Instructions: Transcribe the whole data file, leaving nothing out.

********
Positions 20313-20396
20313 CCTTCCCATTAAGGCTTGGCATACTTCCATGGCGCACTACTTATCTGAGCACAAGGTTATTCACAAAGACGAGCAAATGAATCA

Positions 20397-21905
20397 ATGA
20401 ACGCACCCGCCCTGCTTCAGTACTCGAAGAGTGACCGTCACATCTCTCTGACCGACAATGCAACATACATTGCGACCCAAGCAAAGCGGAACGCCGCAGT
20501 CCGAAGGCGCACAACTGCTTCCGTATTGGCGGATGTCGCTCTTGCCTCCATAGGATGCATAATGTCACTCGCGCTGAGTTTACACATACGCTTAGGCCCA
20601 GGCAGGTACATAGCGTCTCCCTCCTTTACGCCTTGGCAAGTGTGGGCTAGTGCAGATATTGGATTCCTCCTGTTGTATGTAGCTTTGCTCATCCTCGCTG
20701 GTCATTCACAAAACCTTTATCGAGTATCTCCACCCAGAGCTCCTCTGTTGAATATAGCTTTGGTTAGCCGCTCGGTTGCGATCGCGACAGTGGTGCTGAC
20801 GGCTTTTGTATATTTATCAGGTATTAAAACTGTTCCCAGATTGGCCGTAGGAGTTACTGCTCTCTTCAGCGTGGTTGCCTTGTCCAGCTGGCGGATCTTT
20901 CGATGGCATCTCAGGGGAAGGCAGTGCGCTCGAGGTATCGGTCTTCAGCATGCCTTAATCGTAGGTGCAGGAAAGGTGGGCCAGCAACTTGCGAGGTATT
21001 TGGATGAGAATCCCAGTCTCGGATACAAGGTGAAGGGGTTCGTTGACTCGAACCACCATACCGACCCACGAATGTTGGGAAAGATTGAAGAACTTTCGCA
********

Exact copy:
Positions 20313-20396
20313 CCTTCCCATTAAGGCTTGGCATACTTCCATGGCGCACTACTTATCTGAGCACAAGGTTATTCACAAAGACGAGCAAATGAATCA

Positions 20397-21905
20397 ATGA
20401 ACGCACCCGCCCTGCTTCAGTACTCGAAGAGTGACCGTCACATCTCTCTGACCGACAATGCAACATACATTGCGACCCAAGCAAAGCGGAACGCCGCAGT
20501 CCGAAGGCGCACAACTGCTTCCGTATTGGCGGATGTCGCTCTTGCCTCCATAGGATGCATAATGTCACTCGCGCTGAGTTTACACATACGCTTAGGCCCA
20601 GGCAGGTACATAGCGTCTCCCTCCTTTACGCCTTGGCAAGTGTGGGCTAGTGCAGATATTGGATTCCTCCTGTTGTATGTAGCTTTGCTCATCCTCGCTG
20701 GTCATTCACAAAACCTTTATCGAGTATCTCCACCCAGAGCTCCTCTGTTGAATATAGCTTTGGTTAGCCGCTCGGTTGCGATCGCGACAGTGGTGCTGAC
20801 GGCTTTTGTATATTTATCAGGTATTAAAACTGTTCCCAGATTGGCCGTAGGAGTTACTGCTCTCTTCAGCGTGGTTGCCTTGTCCAGCTGGCGGATCTTT
20901 CGATGGCATCTCAGGGGAAGGCAGTGCGCTCGAGGTATCGGTCTTCAGCATGCCTTAATCGTAGGTGCAGGAAAGGTGGGCCAGCAACTTGCGAGGTATT
21001 TGGATGAGAATCCCAGTCTCGGATACAAGGTGAAGGGGTTCGTTGACTCGAACCACCATACCGACCCACGAATGTTGGGAAAGATTGAAGAACTTTCGCA